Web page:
Judge Gets Promise From Vidant Health Not To Demolish Hospital

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A state judge got lawyers from Vidant Health and Pantego Creek, LLC to promise they would not demolish a closed hospital, this as a temporary restraining order ran out on Monday.

At a hearing in Plymouth, Superior Judge Milton Fitch got the promise as Vidant is trying to move the dispute into federal court.

We're told that could take up to a month. In the meantime, the lawyers also agreed not to remove any equipment from the closed hospital until the jurisdiction issue is resolved.

Back on August 14th, Belhaven town officials and the NAACP asked Judge Fitch to keep Vidant from demolishing or removing any more equipment from the now closed hospital.

The hospital closed on July 1st after a failed attempt by town leaders to take over the hospital and keep it open.


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The fight over reopening Vidant Pungo continues as a hearing regarding the lawsuit the town of Belhaven and the NAACP filed last week takes place.

The hearing will be Monday in Plymouth where a judge will decide whether or not to grant a temporary restraining order to Belhaven and the NAACP on Vidant Pungo Hospital.

Last week, the town and civil rights group filed the request for a temporary restraining order against Vidant Health.

That order would keep Vidant Health from demolishing or removing any more equipment from the now closed hospital.

The Belhaven hospital closed back in July.



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Vidant Health wants a lawsuit filed last week by Belhaven and the NAACP moved to federal court.

This morning the Vidant board met behind closed doors to discuss with their lawyers the lawsuit against them.

The town and the NAACP filed a request for a temporary restraining order, which would keep Vidant from demolishing the closed hospital, or removing any more equipment. That lawsuit was filed in Beaufort County, and a judge has set an August 25th hearing.

Vidant says it "vigorously denies all of the allegations in the complaint" and says it looks forward to present the facts.

Belhaven and a citizens group wanted to take over the hospital from Vidant Health, but that plan was scuttled when they failed to get an extension. Vidant closed the hospital on July 1st, saying it was losing too much money.

Belhaven Mayor Adam O'Neal says he is not surprised by anything Vidant does. O'Neal says he doesn't care which court hears their case, "I know the truth will be heard," said O'Neal. "We don't have any fear of any court that hears our issue, we are seeking justice."



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The morning after Belhaven town leaders voted to condemn the closed Vidant Pungo Hospital, Vidant Health's board took no public action.

The health system board met in a specially called meeting to discuss a lawsuit filed by the town and the NAACP last week which sought a temporary retraining order to prevent the hospital from being demolished.

After meeting for 45 minutes in a closed session with lawyers, the Vidant board emerged and took no public votes.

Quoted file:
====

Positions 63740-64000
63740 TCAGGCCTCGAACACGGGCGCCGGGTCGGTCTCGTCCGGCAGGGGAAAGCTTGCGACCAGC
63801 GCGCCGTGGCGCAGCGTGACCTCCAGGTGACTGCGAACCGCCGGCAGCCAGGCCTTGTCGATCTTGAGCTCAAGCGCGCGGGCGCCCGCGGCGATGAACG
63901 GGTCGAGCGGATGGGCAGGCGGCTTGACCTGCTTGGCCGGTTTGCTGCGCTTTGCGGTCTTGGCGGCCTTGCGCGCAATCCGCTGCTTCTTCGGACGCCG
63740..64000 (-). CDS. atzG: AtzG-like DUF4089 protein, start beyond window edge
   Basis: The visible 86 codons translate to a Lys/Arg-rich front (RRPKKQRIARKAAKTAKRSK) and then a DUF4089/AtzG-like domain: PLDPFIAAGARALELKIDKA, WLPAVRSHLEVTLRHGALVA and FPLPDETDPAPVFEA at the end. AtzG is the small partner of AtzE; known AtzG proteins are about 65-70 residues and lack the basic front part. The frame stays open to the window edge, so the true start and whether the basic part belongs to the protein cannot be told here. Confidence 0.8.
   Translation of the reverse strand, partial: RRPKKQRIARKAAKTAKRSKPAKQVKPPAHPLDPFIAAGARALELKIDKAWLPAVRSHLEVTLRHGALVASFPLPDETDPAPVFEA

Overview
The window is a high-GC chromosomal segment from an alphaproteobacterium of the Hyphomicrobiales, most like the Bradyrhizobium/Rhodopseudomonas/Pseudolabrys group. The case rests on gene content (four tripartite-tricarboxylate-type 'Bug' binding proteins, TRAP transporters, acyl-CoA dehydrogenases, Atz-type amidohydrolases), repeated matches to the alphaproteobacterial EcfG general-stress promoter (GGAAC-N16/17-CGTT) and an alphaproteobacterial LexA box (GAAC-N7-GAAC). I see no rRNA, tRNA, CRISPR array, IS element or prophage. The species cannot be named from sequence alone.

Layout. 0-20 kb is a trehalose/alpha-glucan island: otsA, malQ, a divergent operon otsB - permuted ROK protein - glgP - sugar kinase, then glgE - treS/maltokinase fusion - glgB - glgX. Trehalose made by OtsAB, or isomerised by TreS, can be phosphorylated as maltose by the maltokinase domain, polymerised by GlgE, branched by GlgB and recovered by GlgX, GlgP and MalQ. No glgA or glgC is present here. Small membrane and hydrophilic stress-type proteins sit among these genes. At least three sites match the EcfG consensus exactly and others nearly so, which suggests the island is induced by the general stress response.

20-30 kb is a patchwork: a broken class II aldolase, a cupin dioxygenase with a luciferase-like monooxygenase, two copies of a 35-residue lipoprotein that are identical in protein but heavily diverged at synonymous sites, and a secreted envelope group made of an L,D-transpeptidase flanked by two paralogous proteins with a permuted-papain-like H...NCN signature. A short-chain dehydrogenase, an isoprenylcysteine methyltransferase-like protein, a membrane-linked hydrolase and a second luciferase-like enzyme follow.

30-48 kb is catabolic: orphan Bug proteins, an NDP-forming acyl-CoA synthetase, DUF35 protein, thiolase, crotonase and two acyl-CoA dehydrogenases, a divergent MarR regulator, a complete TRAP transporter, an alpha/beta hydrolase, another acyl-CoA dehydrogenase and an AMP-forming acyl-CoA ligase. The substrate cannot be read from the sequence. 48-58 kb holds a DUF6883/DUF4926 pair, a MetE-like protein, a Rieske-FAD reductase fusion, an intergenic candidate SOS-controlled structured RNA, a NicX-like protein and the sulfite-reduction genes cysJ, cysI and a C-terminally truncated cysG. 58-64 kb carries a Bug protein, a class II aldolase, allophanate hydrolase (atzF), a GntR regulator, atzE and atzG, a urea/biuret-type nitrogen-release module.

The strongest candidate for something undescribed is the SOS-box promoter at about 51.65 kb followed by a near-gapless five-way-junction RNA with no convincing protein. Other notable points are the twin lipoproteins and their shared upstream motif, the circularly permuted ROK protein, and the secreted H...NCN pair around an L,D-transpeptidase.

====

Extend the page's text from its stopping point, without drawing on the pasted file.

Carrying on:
During the meeting, the Save The Hospital group presented Vidant Health Chairman Arthur Keeney, III a petition with 5,000 signatures. Members asked Keeney if they had made a decision on Vidant Pungo, and he responded "We have the ball rolling."

After the meeting, Vidant Health officials refused to speak with WITN.

Belhaven and a citizens group wanted to take over the hospital from Vidant Health, but that plan was scuttled when they failed to get an extension. Vidant closed the hospital on July 1st, saying it was losing too much money.

Monday night, Belhaven voted to start eminent domain proceedings against the hospital property. Under state law, towns and cities can condemn property for public use, such as for roads, sidewalks, and hospitals.

Belhaven moved up its meeting to Monday night, when it learned Vidant would meet Tuesday morning.


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There's a new legal maneuver in the fight over the closed Vidant Pungo Hospital.

Belhaven called for an emergency meeting Monday night so its town board could discuss taking control of the hospital by eminent domain. Officials voted to move forward with the eminent domain proceedings.

"Eminent domain is what governments do to accomplish public purposes when the owners of property refuse to sell," says Town Attorney John Tate.

Government bodies can condemn property for public use, such as for roads, sidewalks, and hospitals.

The town and a citizens group wanted to take over the hospital from Vidant Health, but that plan was scuttled when they tried to get an extension. Vidant closed the hospital on July 1st.

Last week, the town got a Superior Court judge to keep Vidant from demolishing the building, and to stop removing equipment from the building.

Vidant Health will hold a meeting Tuesday at 8:00 a.m. to discuss that lawsuit.

"We had a meeting scheduled tomorrow morning for 11:00 then we found that Vidant was calling a special meeting at 8," says Belhaven Mayor Adam O'Neal. "They've done this before, trying to play games with us."

Despite somewhat of a back and forth, O'Neal says he thinks the town is picking up steam in their efforts. The U.S. Department of Health and Human Services is currently investigating.


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